​Game on: China lifts ban on video game consoles

China is lifting its ban on sales of video game consoles that has, for the last few years, limited manufacturing and sales by foreign companies to a retricted zone in Shanghai.

Consoles produced in the Shanghai Free-Trade Zone will automatically be approved for sale in the rest of China, according to a Ministry of Culture notice dated Friday.

The announcement eases a sales ban imposed in 2000 due to concern Chinese children would waste time playing video games.

Communist leaders are promoting entertainment and technology development as part of a marathon effort to shift the world's second-largest economy to more sustainable growth supported by domestic consumption and cleaner industries.

China's gaming market is estimated to be worth $22.2 billion this year, up 23 percent year-over-year, the Wall Street Journal reported, citing gaming research firm Newzoo BV. There is already robust adoption of PC and mobile games.

The Shanghai trade zone was created in 2013 and gives foreign companies wider access to a range of industries, allowing bigger ownership stakes and activities that are prohibited elsewhere in China.

"That was a test case," explained CNET's Dan Ackerman. "Now it will expand everywhere."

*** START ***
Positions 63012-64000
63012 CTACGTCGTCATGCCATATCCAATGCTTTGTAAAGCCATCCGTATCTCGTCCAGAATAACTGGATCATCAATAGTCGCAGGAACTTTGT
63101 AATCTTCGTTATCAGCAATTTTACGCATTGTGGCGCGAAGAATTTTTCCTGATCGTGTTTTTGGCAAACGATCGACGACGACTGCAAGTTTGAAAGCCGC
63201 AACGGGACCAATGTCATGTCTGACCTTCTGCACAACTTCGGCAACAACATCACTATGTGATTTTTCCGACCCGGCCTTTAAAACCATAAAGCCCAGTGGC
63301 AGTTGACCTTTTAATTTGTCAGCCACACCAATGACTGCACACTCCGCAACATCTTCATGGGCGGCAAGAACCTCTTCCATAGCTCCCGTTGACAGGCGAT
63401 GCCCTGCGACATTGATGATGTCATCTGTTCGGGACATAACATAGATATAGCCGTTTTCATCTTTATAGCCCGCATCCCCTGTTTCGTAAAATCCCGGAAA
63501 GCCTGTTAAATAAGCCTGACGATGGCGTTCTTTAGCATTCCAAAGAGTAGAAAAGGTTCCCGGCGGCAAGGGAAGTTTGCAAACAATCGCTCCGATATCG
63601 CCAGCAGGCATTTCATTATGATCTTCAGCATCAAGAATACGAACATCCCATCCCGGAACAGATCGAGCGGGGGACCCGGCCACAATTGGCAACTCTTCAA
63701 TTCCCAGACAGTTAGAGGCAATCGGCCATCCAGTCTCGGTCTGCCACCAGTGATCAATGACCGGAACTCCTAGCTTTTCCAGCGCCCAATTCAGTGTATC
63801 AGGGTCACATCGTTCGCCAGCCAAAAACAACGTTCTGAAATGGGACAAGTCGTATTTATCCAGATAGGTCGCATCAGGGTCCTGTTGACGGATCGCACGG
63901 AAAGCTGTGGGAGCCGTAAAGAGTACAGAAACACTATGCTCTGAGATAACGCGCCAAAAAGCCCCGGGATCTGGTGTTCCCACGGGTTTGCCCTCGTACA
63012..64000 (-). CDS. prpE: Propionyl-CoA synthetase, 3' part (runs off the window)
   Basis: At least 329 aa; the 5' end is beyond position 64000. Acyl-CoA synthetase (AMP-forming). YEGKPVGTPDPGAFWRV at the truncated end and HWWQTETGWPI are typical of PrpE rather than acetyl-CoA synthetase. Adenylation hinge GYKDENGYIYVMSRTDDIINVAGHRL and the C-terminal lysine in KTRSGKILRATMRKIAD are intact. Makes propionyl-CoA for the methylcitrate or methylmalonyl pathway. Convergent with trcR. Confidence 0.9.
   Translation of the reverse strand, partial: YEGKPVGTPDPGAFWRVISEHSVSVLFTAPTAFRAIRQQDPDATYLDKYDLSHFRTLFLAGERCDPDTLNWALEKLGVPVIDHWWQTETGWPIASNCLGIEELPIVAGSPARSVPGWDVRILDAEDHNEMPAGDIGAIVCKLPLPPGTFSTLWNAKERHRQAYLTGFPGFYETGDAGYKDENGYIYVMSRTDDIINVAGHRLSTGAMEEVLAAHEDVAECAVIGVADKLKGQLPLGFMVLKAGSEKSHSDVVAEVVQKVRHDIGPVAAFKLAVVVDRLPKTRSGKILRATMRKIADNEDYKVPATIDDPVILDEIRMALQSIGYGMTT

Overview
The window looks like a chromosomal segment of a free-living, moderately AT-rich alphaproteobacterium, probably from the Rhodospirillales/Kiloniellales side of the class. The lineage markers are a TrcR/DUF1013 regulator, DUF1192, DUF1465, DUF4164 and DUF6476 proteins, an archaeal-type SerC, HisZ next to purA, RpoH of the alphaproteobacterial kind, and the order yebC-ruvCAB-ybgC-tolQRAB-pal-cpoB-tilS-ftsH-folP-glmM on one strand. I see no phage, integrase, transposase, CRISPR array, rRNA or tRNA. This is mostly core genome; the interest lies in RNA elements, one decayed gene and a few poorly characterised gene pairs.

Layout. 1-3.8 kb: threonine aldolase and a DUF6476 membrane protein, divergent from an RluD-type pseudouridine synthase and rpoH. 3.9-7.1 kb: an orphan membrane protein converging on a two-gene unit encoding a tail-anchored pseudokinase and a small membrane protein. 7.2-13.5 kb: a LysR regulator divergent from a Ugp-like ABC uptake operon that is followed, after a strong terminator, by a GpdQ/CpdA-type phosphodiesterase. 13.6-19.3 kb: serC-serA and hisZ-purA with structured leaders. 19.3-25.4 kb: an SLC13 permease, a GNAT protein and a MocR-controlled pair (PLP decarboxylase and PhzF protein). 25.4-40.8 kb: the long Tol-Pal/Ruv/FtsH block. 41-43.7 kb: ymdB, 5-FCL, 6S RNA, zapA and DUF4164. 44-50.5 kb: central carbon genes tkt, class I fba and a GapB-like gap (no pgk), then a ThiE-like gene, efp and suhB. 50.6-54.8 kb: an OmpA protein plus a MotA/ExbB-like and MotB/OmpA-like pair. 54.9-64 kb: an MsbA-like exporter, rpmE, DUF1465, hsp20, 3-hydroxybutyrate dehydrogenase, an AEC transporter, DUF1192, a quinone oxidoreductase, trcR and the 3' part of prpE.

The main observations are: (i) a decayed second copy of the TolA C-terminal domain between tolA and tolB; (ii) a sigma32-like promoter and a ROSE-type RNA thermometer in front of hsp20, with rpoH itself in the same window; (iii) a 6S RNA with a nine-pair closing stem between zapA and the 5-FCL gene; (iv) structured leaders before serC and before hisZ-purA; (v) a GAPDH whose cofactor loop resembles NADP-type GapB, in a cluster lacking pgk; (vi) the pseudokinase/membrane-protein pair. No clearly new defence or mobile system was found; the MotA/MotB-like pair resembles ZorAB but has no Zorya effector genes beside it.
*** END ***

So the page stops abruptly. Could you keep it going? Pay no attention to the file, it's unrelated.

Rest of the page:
Sony Corp. and Microsoft Corp. both have announced plans to manufacture game consoles in the Shanghai zone with Chinese partners.

"We welcome the move," said a Sony spokesman, Sousuke Kamei, in an email. "We remain committed to deliver fun and exciting console gaming experiences to as many Chinese users as possible."

Nintendo Co., another video game maker, declined comment.

The latest rules are intended to promote technology development and a "healthy and progressive" entertainment environment, the ministry notice said.

Content of games will be subject to censorship, it said.

"They are probably going to look very carefully at what games are released," said Ackerman. He added, however, that the gaming experience goes far beyond just playing the games themselves, censored or not.

"I'm more concerned about the fact that these game consoles are much more multimedia and social sharing platforms than even game machines," he said. "I suspect that a lot of the free-wheeling live streaming and chat that goes on there would be more limited in that market."